Review by Frank Plowright
Misdirection is the theme of The Mighty Thorcules, which adopts the slightly awkward format of alternately focusing chapters on Hercules and his erstwhile companion Amadeus Cho. Cho, lest we forget, numbers among the smartest folk on the planet despite only being sixteen, and he’s noticed a pattern of coincidence in his travels with Hercules amounting to something more than chance. Discovering his sister may still be alive while journeying among the dead in Dark Reign sealed the confirmation. Believing his best opportunity to discover what this may be lies in divesting himself of Hercules and Athena, he travels alone.
His first call of investigation is the small town hosting the Excello company, who organised the competition confirming his genius-level intelligence, and while en route Cho studies his ancient Greek mythology. Both reveal some uncomfortable truths, while the history of the company ties into a 1940s hero. By the end of the sequence Cho has his answers, and doesn’t like them.
So what’s Hercules up to while all this is occurring. Well, his new even more youthful travelling companion is proving quite the handful, and he’s approached by Asgardian warrior Balder, who has dire need of Thor. Unfortunately Thor’s unavailable, but surely Hercules can stand-in and impersonate him. After all, he has the godly demeanour and the appropriate level of strength, so all that’s needed is the costume. Greg Pak and Fred Van Lente twist this scenario for all its worth, throwing in surprise after surprise as Thor’s reputation is trashed. And when Thor discovers what’s been going on, for various well-plotted reasons, he has to impersonate Hercules with equally diverting consequences.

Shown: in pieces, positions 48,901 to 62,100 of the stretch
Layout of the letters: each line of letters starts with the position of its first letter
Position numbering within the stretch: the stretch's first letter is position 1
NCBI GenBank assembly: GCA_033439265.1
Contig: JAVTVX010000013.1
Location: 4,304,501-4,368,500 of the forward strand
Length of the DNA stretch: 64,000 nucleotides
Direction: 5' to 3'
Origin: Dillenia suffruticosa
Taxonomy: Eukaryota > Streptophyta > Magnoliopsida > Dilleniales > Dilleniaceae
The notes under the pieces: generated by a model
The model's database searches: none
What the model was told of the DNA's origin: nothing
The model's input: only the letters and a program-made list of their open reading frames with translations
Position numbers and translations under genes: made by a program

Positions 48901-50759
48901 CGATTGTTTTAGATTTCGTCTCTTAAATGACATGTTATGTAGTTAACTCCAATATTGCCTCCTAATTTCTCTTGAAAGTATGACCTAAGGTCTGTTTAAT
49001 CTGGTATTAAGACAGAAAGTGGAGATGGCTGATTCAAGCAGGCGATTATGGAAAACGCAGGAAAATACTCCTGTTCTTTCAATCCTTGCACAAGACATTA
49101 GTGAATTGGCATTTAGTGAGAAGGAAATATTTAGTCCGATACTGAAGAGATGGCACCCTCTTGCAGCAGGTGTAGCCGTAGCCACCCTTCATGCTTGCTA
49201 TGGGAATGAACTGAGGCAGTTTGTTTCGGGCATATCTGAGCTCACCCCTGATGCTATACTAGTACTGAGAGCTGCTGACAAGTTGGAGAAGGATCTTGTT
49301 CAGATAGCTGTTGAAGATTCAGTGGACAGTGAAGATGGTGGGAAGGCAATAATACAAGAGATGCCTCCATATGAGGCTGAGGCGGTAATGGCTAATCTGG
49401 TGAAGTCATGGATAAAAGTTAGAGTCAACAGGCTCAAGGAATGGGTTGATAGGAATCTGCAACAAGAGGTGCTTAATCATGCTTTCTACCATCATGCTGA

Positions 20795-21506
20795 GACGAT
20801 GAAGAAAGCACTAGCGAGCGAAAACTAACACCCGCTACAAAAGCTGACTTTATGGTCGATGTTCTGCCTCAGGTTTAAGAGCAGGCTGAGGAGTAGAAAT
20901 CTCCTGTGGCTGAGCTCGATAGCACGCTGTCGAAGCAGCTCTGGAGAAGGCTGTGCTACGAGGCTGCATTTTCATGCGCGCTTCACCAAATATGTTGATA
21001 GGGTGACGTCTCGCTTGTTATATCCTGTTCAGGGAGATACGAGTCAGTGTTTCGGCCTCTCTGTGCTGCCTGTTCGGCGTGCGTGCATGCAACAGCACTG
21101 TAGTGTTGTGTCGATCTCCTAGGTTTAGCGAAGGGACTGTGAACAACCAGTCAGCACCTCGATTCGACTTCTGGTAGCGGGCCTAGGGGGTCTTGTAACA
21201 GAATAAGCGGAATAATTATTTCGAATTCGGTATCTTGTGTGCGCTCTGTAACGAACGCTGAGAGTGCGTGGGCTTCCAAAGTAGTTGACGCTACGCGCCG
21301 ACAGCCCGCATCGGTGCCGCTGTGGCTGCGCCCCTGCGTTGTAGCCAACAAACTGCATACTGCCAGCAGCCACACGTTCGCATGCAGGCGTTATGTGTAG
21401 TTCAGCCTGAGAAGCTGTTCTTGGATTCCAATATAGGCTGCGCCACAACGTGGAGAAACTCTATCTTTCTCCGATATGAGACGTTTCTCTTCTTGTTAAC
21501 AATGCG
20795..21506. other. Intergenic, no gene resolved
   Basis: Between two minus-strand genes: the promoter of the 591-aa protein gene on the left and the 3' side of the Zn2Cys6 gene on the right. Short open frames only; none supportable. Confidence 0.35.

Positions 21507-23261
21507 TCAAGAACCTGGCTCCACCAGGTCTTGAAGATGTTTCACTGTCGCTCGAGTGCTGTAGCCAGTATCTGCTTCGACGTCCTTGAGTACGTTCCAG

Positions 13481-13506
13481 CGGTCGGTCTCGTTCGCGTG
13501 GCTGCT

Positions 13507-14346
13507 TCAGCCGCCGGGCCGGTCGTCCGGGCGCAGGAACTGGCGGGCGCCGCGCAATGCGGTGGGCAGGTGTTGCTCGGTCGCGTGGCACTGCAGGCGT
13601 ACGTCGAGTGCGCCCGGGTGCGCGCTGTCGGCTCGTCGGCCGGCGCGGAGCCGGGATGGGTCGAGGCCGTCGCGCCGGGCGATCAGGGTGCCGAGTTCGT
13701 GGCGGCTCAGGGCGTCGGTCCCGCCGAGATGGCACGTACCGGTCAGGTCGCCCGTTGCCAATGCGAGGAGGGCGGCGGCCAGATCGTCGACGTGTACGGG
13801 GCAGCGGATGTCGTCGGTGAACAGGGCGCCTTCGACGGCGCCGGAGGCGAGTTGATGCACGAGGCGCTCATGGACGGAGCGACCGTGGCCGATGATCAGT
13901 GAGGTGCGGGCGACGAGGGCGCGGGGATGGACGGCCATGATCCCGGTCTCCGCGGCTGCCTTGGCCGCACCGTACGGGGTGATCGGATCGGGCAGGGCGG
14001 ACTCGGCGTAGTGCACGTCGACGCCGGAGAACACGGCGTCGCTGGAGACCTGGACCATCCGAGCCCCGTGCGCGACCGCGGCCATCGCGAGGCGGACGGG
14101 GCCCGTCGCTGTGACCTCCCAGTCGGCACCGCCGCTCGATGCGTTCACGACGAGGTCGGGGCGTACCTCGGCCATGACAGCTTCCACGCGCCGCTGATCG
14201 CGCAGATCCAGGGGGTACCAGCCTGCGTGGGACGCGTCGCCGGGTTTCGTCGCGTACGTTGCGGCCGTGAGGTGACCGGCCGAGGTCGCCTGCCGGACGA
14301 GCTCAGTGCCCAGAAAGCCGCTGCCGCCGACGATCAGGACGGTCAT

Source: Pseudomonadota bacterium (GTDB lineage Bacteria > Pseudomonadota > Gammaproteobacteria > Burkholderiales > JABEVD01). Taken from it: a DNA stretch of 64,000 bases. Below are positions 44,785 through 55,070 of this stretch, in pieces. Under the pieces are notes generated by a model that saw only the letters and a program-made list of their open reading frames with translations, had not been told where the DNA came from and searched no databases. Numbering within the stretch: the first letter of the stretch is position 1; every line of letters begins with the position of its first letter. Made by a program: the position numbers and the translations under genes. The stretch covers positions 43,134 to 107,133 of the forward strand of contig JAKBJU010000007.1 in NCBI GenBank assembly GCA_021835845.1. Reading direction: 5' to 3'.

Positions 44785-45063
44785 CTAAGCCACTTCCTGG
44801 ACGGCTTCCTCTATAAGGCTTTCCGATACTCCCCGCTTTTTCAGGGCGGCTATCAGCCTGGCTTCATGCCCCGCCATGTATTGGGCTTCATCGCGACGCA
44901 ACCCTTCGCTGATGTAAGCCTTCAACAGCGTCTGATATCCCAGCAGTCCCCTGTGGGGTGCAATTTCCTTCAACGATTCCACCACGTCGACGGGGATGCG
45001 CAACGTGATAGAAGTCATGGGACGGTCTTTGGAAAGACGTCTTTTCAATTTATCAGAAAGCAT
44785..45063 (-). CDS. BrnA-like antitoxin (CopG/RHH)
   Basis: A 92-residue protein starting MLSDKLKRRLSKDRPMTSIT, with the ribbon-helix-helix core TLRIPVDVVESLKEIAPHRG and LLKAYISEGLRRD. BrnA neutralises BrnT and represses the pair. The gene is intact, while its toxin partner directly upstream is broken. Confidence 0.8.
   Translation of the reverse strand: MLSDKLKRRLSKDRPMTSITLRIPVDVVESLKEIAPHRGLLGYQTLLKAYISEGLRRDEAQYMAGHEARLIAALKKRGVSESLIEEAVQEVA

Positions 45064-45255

There are again two artists over six chapters, but given the format this makes sense. Reilly Brown delivers the rollicking action of the Hercules sequences, while a more subtle touch is supplied by Rodney Buchemi, who’d previously been more than at home with the mythology. Unusually, both continue through to the next volume, Assault on New Olympus.